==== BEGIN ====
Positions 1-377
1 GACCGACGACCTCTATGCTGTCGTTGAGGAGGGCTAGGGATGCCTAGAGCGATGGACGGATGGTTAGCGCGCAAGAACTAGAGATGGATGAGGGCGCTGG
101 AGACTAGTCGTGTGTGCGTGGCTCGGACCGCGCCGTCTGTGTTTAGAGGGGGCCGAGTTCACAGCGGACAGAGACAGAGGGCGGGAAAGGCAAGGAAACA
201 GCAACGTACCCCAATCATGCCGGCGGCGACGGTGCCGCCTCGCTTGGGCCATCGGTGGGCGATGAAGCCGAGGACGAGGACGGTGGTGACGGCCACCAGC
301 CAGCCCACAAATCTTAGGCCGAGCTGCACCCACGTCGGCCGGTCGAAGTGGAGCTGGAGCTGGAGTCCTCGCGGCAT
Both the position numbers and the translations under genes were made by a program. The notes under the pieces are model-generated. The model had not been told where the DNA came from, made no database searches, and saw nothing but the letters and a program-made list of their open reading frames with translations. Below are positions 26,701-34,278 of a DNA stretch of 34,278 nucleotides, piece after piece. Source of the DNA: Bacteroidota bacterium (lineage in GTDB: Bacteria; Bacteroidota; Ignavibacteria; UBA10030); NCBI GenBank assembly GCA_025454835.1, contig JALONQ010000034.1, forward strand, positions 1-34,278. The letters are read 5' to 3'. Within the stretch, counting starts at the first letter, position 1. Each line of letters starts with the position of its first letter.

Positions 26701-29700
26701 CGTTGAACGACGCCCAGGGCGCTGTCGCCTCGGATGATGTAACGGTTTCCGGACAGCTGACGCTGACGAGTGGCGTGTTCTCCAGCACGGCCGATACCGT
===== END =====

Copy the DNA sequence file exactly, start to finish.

Positions 1-377
1 GACCGACGACCTCTATGCTGTCGTTGAGGAGGGCTAGGGATGCCTAGAGCGATGGACGGATGGTTAGCGCGCAAGAACTAGAGATGGATGAGGGCGCTGG
101 AGACTAGTCGTGTGTGCGTGGCTCGGACCGCGCCGTCTGTGTTTAGAGGGGGCCGAGTTCACAGCGGACAGAGACAGAGGGCGGGAAAGGCAAGGAAACA
201 GCAACGTACCCCAATCATGCCGGCGGCGACGGTGCCGCCTCGCTTGGGCCATCGGTGGGCGATGAAGCCGAGGACGAGGACGGTGGTGACGGCCACCAGC
301 CAGCCCACAAATCTTAGGCCGAGCTGCACCCACGTCGGCCGGTCGAAGTGGAGCTGGAGCTGGAGTCCTCGCGGCAT
Both the position numbers and the translations under genes were made by a program. The notes under the pieces are model-generated. The model had not been told where the DNA came from, made no database searches, and saw nothing but the letters and a program-made list of their open reading frames with translations. Below are positions 26,701-34,278 of a DNA stretch of 34,278 nucleotides, piece after piece. Source of the DNA: Bacteroidota bacterium (lineage in GTDB: Bacteria; Bacteroidota; Ignavibacteria; UBA10030); NCBI GenBank assembly GCA_025454835.1, contig JALONQ010000034.1, forward strand, positions 1-34,278. The letters are read 5' to 3'. Within the stretch, counting starts at the first letter, position 1. Each line of letters starts with the position of its first letter.

Positions 26701-29700
26701 CGTTGAACGACGCCCAGGGCGCTGTCGCCTCGGATGATGTAACGGTTTCCGGACAGCTGACGCTGACGAGTGGCGTGTTCTCCAGCACGGCCGATACCGT